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# [AAS01-04] Improving the observation operator for Phased Array Weather Radar in the SCALE-LETKF system

Keywords:Data Assimilation, Weather forecasting, Precipitation radar

Previous studies (Miyoshi et al., 2016,

*IEEE*; Miyoshi et al., 2016,

*BAMS*) have shown that the three-dimensional fine-scale structure of radar signals observed by PAWR can be successfully assimilated to produce a high-resolution analysis using a regional model SCALE-RM and the local ensemble transformed Kalman filter (LETKF). Forecasts using a high-resolution regional model from the analysis field has a potential to provide reliable precipitation forecasts for longer period of time than a simple nowcasting technique based on an advection scheme, since the explicit physical processes would allow us to capture the development of new convective cells. However, even with an analysis field incorporating such detailed observational data, accurate forecasting of localized convection systems is generally a challenging issue. In the previous studies mentioned above, there was a known problem that the area of strong radar echo calculated from the forecast field starts to expand unrealistically even within several minutes. Along with systematic model biases and imbalance, the observation operator could be the cause of this misrepresentation. Therefore, the observation operator of PAWR is revisited in this study.

The observation operator calculates equivalent radar reflectivity factor (

*Z*[mm6/m3] ) from hydrometeor mass density of each particle categories (

_{e}*W*[g/m

^{2}]). The cloud microphysics scheme in SCALE-RM (Tomita et al., 2008) is a 1-moment 6-caterogy scheme. They include 3 categories for precipitation particles, namely, rain, snow, and graupel. The relation between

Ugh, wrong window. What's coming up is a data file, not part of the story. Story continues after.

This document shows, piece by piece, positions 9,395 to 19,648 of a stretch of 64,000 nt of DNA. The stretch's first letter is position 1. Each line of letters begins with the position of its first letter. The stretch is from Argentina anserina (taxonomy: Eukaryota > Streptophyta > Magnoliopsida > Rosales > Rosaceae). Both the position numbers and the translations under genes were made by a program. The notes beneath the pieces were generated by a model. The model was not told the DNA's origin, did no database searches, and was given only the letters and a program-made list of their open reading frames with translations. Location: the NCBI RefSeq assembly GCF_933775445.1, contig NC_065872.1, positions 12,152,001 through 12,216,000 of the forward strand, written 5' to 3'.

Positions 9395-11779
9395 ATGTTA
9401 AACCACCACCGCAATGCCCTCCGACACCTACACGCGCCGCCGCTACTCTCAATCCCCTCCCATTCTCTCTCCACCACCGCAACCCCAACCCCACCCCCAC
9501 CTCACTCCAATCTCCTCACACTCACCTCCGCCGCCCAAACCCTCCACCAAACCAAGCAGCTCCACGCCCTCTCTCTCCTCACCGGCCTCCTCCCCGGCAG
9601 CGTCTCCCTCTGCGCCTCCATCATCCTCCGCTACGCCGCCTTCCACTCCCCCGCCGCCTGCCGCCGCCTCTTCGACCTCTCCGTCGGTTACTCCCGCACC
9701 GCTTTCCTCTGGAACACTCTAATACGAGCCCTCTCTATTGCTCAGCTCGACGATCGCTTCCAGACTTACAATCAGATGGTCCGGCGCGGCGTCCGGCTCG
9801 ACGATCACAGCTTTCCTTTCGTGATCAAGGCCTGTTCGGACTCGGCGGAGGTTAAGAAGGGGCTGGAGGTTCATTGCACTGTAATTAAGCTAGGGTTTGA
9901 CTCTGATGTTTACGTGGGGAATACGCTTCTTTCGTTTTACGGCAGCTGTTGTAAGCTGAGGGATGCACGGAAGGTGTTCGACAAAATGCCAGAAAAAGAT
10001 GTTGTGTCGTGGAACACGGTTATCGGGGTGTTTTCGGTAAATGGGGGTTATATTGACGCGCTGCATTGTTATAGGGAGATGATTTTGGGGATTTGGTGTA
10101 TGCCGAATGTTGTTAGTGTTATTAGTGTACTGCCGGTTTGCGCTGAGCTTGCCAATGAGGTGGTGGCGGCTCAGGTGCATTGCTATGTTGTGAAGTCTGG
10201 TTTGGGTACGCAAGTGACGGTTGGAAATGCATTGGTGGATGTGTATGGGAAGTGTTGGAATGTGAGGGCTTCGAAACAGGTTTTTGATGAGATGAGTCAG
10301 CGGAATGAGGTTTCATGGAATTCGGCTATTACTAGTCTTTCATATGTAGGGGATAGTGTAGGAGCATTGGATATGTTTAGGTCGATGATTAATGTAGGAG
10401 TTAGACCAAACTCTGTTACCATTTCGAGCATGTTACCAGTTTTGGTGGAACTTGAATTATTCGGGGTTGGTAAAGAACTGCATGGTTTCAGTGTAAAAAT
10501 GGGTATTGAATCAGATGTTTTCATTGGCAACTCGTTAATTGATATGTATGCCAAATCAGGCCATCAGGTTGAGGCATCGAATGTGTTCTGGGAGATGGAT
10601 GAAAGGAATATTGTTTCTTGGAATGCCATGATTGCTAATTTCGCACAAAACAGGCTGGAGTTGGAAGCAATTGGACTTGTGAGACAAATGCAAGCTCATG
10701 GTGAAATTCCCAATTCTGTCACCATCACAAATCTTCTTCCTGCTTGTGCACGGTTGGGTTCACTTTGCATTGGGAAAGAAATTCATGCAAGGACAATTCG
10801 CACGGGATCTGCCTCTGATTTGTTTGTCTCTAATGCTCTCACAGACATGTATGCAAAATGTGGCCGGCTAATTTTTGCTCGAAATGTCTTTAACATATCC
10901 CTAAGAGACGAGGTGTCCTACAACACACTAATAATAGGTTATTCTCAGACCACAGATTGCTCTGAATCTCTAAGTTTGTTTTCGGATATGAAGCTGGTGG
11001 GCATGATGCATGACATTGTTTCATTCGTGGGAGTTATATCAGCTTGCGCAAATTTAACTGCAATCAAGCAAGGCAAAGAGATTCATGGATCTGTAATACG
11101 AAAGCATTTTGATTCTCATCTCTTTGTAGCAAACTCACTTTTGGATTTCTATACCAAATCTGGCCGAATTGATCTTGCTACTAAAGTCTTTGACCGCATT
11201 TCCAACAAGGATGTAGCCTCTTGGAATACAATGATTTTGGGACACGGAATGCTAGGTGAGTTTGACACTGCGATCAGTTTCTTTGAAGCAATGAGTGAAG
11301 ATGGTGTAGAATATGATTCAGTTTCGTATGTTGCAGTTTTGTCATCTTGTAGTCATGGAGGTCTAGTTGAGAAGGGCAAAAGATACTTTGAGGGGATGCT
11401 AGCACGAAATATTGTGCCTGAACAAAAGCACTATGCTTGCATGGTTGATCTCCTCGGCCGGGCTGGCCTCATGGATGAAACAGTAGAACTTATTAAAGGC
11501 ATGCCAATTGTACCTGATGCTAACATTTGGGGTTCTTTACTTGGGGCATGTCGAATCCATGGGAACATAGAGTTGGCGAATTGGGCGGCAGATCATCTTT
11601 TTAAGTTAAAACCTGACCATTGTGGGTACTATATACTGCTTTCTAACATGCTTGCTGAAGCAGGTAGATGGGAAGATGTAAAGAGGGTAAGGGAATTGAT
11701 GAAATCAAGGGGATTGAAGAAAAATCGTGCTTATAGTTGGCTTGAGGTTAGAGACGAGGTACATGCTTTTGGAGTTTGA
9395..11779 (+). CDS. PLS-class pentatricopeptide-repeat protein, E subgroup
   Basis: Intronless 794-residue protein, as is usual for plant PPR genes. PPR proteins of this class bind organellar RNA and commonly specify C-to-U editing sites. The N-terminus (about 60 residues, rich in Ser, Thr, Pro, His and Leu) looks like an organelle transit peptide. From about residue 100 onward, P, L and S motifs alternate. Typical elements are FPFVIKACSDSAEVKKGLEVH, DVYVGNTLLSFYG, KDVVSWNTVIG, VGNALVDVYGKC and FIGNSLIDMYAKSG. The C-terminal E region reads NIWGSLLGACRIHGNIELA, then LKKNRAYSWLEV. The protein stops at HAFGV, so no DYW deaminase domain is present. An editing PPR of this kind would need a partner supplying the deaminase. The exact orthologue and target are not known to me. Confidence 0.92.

*Z*and each of

_{e}*W*is obtained by an offline numerical calculation of Mie scattering and approximated in the form of an exponential function.

Z

_{e}=

*α*exp

_{r}*(β*exp

_{r})+α_{s}*(βs)+α*exp

_{g}*(β*

_{g})Previous studies used values from a literature (Xue et al., 2009) for the coefficients. However, the coefficients used for graupel (

*α*and

_{g}*β*) has been originally calculated using assumptions about the particle size distribution different from those in SCALE-RM. In particular, a multiplicative factor of the particle size distribution of graupel in SCALE-RM is much smaller in their calculation (

_{g}*N*m

_{0}=3×10^{4}^{-4}) than that in SCALE-RM (

*N*m

_{0}=4×10^{6}^{-4}). This leads to an underestimation in sensitivity of graupel mass to observed radar reflectivity factor.

The new coefficients for graupel are chosen to be consistent with the SCALE-RM cloud microphysics scheme using the Joint-Simulator developed by Japan Aerospace Exploration Agency (JAXA). The results are

*α*

_{g}

*=5.54×*

*10*

^{3}

*,*

*β*

_{g}

*=1.70*, where the original values from the literature are

*α*

_{g}

*=8.18*

*×*

*10*

^{4}

*,*

*β*

_{g}

*=1.50*.

The case study of PAWR assimilation on the localized short-duration heavy rain event on July 13, 2013 is performed again using the new coefficients and compared to previous results (Miyoshi et al., 2016,

*IEEE*; Miyoshi et al., 2016,

*BAMS*).

The results are shown in Fig. 1. With the new set of coefficients in PAWR observation operator, the evolution for the 30-minute forecast period is closer to the observation than that with the original coefficients. The rapidly-growing unrealistic spread of a large reflectivity area are significantly suppressed. The difference is also clear in the vertical profiles of area-averaged graupel mass. The rapid increase of graupel in the middle troposphere in the conventional forecast experiment implies the recovery from the imbalance by inconsistency between the observation operator and cloud microphysics scheme. The new coefficients lead to improve hte imbalance and provide physically more consistent analysis fields. To further improve PAWR assimilation, this modification to the observation operator allows us to focus on other factors such as a model error treatment as the next step.